In one of the late great film critic’s most famous reviews, Pauline Kael of The New Yorker magazine praised Robert Altman’s 1975 opus “Nashville” as “the funniest epic vision of America ever to reach the screen.” Kael really nailed it, as you can see when the country music-driven comedy drama screens at the Colony Theatre on Wednesday night as part of the Cool Classics series. “Nashville” features a large ensemble cast including Ned Beatty, Karen Black, Henry Gibson, Ronee Blakley, Geraldine Chaplin, Shelly Duvall, Lily Tomlin and Keith Carradine, who won a Best Original Song Oscar for his composition “I’m Easy.” The sprawling masterwork concerns gatherings for a presidential campaign concert rally in the world-renowned Tennessee town over the course of five days. Is it really the “orgy for movie-lovers” that Kael called it? Show up at 7:30 p.m. and judge for yourself. $5. Details: 919-847-5677 or ambassadorcinemas.com.
• Friday night, the N.C. Museum of Art is hosting a Special Salute to the Galaxy Cinema (the Cary theater that was demolished last year) with a screening of Rohan Sippy’s 2005 Bollywood blockbuster “Bluffmaster.” It starts at 8 p.m. at the Museum Auditorium in the East Building with an introduction by NCMA film curator Laura Boyes. Tickets are $7 ($5 for students and NCMA members). Details: 919-715-5923 or ncartmuseum.org/calendar.
• Also Friday night, the Carolina Theatre in Durham is presenting “A Tribute To Hal Ashby” with a double feature of two of the late, great filmmaker’s finest works: 1971’s “Harold and Maude,” starring Bud Cort and Ruth Gordon, and 1979’s “Being There,” starring another late great, Peter Sellers. The double bill starts at 7, and tickets are $8. Details: 919-560-3030 or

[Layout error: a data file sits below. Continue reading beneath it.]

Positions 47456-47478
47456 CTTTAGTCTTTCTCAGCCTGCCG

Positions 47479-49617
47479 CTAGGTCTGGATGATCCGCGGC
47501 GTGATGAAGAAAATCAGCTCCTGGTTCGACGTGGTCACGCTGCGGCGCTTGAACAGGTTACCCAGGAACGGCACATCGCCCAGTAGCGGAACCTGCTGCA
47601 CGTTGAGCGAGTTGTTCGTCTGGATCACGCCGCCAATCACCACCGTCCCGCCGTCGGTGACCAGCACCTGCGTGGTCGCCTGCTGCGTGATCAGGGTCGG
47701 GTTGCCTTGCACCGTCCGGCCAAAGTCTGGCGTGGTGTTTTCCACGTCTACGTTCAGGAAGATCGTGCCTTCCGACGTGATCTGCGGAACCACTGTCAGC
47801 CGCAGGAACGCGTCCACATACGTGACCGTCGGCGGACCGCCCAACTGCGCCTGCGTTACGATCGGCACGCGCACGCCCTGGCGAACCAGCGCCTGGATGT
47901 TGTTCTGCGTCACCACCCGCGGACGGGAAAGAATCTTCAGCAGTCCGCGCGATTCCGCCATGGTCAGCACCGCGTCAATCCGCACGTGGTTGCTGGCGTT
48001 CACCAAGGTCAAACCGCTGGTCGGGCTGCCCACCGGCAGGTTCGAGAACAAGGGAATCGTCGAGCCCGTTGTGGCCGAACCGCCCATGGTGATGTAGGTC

• Tuesday night in Chapel Hill, the Ackland Film Forum will be showing Rachel Liebling’s 1994 documentary “High Lonesome: The Story of Bluegrass Music” at the Varsity Theatre. The screening, a co-presentation with the UNC Music Library, the Music Department, the Center for the Study of the American South and the Southern Folklife Collection, will be followed by a discussion with UNC professor Jocelyn Neal. It starts at 7 and tickets are $4 or free with a UNC One Card. Details: 919-962-5481 or varsityonfranklin.com.
• In Durham on Tuesday, Duke’s Screen/Society’s 2014 Ethics Film Series is screening Lisa Biagiotti’s 2012 documentary “Deepsouth” at 7 p.m. at Bryan Center Griffith Film Theater, with a Q&A following with Director Biagiotti and professor Kathryn Whetten. On Thursday, the Screen/Society’s “Rights! Camera! Action” series is featuring Annie Sundberg and Ricki Stern’s 2007 documentary “The Devil Came on Horseback” at Smith Warehouse – Bay 4, C105 (“Garage”) with a discussion following. Both Screen/Society’s screenings are free. Details: 919-660-3030 or ami.trinity.duke.edu/screensociety.
• Thursday night back at the Varsity Theatre in Chapel Hill, there will be a special screening of Micah Smith’s new documentary “Honor Diaries,” about the struggles of nine women fighting for human rights in Muslim-majority societies. The event will be hosted by the film’s producer, North Carolina native Paula Kweskin, and attorney/advocate Nicole Quallen. 7:30 pm. General admission: $10. Tickets must be reserved online: tugg.com/events/7833.
• Thursday night at the Rialto Theatre in Raleigh, local artist Rob Logic will premiere the prequel to his film “The Great Fantastic” – “The Great Fantastic, Episode 8, The Octalude.” The program will also include film shorts from local filmmakers, including Rob Underhill’s multi award-winning short “Entertainer,” and a performance by Logic’s local band, Logical Sound Discovery. Admission is $10 ($12 at the door) for general admission; $18 admission includes a CD of Logic’s latest album “Thrill Seeker.” 8 p.m. Details: 919-856-0111 or thegreatfantastic08.brownpapertickets.com.